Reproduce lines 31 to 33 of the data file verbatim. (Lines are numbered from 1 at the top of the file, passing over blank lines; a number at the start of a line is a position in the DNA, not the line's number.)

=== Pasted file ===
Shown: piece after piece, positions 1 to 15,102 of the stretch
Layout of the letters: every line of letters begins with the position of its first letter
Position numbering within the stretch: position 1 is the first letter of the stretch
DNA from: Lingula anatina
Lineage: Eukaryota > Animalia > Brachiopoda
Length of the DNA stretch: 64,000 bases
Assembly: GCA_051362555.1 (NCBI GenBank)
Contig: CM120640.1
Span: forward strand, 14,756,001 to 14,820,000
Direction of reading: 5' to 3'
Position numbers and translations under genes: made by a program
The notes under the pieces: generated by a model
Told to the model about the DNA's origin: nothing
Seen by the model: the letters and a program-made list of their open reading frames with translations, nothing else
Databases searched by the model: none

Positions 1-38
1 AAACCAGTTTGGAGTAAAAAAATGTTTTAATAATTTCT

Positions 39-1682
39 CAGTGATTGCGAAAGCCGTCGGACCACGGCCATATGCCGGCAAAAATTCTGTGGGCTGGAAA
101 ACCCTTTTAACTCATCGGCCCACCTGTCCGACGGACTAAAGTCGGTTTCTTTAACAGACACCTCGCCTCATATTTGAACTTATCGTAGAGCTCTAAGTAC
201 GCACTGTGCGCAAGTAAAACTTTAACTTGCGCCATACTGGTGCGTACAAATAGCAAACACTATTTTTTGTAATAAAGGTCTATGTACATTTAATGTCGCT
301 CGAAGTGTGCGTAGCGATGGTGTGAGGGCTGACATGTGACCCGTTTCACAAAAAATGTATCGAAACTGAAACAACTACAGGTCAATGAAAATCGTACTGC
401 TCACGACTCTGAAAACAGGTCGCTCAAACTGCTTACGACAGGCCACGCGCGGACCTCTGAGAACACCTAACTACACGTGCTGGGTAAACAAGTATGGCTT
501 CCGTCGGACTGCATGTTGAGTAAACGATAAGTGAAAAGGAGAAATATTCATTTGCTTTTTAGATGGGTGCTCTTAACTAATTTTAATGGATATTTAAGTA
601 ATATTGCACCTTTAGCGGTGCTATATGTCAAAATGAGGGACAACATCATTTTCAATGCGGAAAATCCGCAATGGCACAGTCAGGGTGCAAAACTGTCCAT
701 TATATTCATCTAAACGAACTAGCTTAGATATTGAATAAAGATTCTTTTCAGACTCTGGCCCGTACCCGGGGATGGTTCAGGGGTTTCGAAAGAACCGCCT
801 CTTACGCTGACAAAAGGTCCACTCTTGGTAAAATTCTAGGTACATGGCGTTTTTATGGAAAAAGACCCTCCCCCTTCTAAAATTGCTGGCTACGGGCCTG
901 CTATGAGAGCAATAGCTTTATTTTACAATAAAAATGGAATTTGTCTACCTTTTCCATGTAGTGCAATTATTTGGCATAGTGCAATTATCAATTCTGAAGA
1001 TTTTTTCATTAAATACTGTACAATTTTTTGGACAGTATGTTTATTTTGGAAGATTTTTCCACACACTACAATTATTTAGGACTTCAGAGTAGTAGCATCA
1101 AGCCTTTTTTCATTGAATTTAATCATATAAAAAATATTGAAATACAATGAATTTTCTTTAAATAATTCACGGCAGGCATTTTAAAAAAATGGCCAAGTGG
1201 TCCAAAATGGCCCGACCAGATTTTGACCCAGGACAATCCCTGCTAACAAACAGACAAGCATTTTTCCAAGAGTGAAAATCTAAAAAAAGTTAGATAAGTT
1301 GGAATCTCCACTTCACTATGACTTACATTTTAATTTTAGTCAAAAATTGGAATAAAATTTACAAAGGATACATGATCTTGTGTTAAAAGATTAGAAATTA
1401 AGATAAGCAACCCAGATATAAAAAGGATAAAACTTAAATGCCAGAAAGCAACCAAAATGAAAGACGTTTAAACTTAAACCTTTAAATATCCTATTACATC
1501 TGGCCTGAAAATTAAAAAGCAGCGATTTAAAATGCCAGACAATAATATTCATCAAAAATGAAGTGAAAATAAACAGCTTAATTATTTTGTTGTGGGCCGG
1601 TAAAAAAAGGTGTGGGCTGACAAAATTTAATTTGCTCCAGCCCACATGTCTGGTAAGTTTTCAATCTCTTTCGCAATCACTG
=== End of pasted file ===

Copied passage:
1201 TCCAAAATGGCCCGACCAGATTTTGACCCAGGACAATCCCTGCTAACAAACAGACAAGCATTTTTCCAAGAGTGAAAATCTAAAAAAAGTTAGATAAGTT
1301 GGAATCTCCACTTCACTATGACTTACATTTTAATTTTAGTCAAAAATTGGAATAAAATTTACAAAGGATACATGATCTTGTGTTAAAAGATTAGAAATTA
1401 AGATAAGCAACCCAGATATAAAAAGGATAAAACTTAAATGCCAGAAAGCAACCAAAATGAAAGACGTTTAAACTTAAACCTTTAAATATCCTATTACATC